¡Una hija para mi Amiga!

The heat wave has hit Mountain View these last few days and caused a power outage for the better part of the weekend, so between 40C/105F and no electricity to power a soldering iron we enjoyed mango ice instead of working on all the projects.

Delicious mango shaved ice and jelly noodle shaved ice from Meet Fresh

None the less, after laborious project cat Katze (カツ)  dropped all static charges to climb into a box and help me unpack my latest Digikey order, I couldn’t just sit around.

Katze survived. Even though we all looked.

A while ago I ordered one of Edu Arana’s A4000DB daughter boards at amigastore.eu. These are an easy way to lower the temperature in the already hot Amiga 4000D case and the power consumption a little bit. Plus, as Guillaume pointed out, I’m an arananet fan boy.

The open source A4000DB is a great, modern upgrade for my Acill A4000 board. However, I think amigastore.eu should have left those diabolic flames and space invaders on the PCB silk screen. By all means, put your name on it, but leave the art intact.

When I first put the board into my case, the machine did not turn on anymore. For crying out loud, did I destroy my Amiga AGAIN?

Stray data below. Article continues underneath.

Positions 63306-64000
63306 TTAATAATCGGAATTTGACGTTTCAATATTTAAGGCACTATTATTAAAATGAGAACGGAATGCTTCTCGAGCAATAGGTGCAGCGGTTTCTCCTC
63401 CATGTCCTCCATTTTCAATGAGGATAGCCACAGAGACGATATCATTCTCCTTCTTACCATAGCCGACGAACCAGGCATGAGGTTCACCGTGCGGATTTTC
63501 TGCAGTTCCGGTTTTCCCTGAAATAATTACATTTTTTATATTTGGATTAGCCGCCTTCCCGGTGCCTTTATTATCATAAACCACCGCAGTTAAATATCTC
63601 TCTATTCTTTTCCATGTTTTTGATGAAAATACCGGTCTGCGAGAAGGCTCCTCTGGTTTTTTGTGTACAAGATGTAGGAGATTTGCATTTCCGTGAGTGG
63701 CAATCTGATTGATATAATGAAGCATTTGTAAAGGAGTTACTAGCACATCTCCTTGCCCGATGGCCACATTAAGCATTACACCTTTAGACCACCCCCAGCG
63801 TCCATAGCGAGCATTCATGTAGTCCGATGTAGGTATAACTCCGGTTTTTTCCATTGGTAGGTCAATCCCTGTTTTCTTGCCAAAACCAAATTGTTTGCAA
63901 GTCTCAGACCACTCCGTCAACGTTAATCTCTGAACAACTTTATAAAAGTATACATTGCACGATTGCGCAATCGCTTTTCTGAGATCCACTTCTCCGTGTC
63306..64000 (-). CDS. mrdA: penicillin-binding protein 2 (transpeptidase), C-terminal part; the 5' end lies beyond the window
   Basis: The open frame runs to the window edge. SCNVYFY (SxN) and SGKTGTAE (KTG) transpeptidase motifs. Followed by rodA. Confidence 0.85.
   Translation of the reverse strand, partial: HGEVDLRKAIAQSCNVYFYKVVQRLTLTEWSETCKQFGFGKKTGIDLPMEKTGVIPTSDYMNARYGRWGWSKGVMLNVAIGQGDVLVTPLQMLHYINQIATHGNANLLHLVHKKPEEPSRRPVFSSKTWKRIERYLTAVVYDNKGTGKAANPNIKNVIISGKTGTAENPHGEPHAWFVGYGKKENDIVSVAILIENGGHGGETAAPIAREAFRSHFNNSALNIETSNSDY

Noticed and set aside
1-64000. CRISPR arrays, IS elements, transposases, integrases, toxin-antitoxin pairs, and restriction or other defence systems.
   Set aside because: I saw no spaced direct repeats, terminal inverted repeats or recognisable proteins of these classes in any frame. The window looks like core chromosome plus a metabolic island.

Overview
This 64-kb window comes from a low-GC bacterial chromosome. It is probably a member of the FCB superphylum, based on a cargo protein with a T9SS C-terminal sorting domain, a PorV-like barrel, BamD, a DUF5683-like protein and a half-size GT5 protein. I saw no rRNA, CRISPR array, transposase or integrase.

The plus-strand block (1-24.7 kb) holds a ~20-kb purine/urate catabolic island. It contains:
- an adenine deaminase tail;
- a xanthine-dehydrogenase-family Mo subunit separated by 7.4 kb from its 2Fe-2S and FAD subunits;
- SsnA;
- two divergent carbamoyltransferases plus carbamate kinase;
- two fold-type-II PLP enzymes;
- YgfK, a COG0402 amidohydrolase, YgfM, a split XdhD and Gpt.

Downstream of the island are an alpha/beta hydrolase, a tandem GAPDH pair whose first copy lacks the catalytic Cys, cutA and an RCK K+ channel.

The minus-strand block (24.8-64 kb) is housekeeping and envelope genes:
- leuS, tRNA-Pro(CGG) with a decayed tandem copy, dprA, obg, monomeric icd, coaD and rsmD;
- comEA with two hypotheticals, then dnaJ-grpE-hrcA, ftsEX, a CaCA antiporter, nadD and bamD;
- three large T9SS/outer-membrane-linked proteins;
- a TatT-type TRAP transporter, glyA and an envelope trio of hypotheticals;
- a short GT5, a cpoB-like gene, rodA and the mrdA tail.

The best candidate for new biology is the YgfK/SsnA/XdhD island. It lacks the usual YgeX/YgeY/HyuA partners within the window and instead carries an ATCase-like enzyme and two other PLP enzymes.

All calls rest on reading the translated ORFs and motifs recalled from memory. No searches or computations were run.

Could this be the culprit?

Turns out, you shouldn’t connect the optional power connector to ground with the metal bar that keeps the daughter card in place. How is this supposed to work? It seems the development and placement was mostly done with open machines in mind. Which is pretty spot on for the Amiga 4000D, unfortunately.

Hey, but are you only going to write about stuff you bought?

Enough of the consumerism, let’s get our hands dirty

Preparing the BOM

All parts but one half of the video slot are available from Digikey. The video slot was sourced from a friendly guy from Taiwan on eBay. It has no standoffs like the other ports, so you got to check the alignment when soldering.

I love those red caps with the matte black PCB.

All in all, the daughter board is pretty straight forward. Most of the work is through hole soldering of all the connectors and ports. And cleaning up the board afterwards.

Not quite industrial.

All in all this was pretty joyful and a good exercise to train the eye and the hand for the right amount of solder. Four times 100 pins for the Zorro III bus slots alone.

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